If you’d told me five years before that I’d be buying (well, leasing) a Kia, I’d probably have given you a funny look, if not questioned your mental competence. Their compact offering in 2006, the Spectra, was a car that sold mainly on price. It was a world better than the horrid Sephia with which they’d come into the USA market in the mid 90’s, but to say it was nothing special is generous. But ever since Hyundai took over the company after a 1998 bankruptcy, Kia had been quietly upping its game. And when the Spectra gave way to the Forte in 2008, it was the vanguard of a transformation of the Kia lineup into the kind of cars you buy because they’re competent, well-engineered, well-equipped, even – at times – compelling. Plus the well-promoted 10 year/100,000 mile powertrain warranty helped a lot. Peace of mind is hard to put a price on.
Life with the Kia has been relatively uneventful, at least in the mechanical sense. We’ve had to take it in for warranty service only once. Sometime within the first six months, the front driver’s side tweeter speaker mount simply fell out one day when closing the door. The entire piece of plastic was left dangling by the speaker wires. Not a particularly good omen for quality control, but not exactly a big deal either. While there, I mentioned that the paintwork along the character ridges in the hood looked a little suspect, more of a “for future reference” in case it ever started delaminating or chipping there. They fixed the tweeter mount (I suspect it just needed glue) and made note of the paint.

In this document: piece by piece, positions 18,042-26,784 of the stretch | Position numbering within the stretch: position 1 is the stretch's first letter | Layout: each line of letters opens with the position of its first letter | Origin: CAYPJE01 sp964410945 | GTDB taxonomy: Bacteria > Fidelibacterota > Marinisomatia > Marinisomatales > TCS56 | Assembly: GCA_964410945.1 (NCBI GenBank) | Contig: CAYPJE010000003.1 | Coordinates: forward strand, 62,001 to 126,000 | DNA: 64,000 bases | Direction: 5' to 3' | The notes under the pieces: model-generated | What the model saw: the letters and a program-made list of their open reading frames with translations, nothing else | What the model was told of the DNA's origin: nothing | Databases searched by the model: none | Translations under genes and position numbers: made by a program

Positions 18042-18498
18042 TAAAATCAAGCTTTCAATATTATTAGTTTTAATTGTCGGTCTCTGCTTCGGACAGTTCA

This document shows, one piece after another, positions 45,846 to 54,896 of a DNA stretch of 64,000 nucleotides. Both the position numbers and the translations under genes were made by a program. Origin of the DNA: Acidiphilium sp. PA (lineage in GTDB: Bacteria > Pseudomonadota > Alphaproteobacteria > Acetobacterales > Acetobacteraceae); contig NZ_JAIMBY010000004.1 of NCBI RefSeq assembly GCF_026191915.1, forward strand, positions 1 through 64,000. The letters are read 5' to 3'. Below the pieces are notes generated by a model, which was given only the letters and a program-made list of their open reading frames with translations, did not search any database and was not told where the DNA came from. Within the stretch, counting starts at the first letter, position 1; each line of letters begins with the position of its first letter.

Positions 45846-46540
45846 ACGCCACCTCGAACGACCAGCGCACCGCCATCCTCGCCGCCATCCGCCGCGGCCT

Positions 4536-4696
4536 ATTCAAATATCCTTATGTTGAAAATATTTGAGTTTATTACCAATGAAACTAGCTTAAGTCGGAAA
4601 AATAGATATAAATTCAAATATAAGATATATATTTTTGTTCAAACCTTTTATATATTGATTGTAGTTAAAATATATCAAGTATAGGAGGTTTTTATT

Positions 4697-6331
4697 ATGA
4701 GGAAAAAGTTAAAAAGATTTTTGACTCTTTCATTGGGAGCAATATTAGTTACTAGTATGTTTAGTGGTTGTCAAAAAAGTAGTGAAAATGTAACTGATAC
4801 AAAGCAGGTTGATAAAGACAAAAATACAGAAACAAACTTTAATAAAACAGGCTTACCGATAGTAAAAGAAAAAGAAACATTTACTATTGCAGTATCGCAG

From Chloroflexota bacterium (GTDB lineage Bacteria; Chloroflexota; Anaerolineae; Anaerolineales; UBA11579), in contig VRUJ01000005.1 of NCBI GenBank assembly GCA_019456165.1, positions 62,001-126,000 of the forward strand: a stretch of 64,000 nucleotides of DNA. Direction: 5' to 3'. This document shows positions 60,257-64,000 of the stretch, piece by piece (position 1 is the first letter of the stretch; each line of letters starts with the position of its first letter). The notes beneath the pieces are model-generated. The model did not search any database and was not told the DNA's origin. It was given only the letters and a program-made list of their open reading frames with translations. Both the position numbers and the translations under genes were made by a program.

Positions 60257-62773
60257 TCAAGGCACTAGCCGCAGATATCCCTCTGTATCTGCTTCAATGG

And…that’s been it. 51,000 miles and a little more than four years in, nothing else. It’s needed only routine maintenance and, recently, new tires. Compared to the maintenance adventure that was the Alero, it was nice to have at least one car that was trouble-free. I’m a believer in Kia quality at this point. The bumper-to-bumper portion of the warranty expires at 60k, leaving the powertrain and corrosion coverages to 100k, but nothing leads me to expect trouble. The paint “problem area” looks no different after 4 years, so I don’t suspect it will ever be a problem. The engine does have a bit of a clatter on cold startup, but visiting the forums for these cars, evidently that’s something the 2.0 does pretty much universally. It doesn’t affect performance at all and the engine still has another 49k of warranty, so I’m not worried.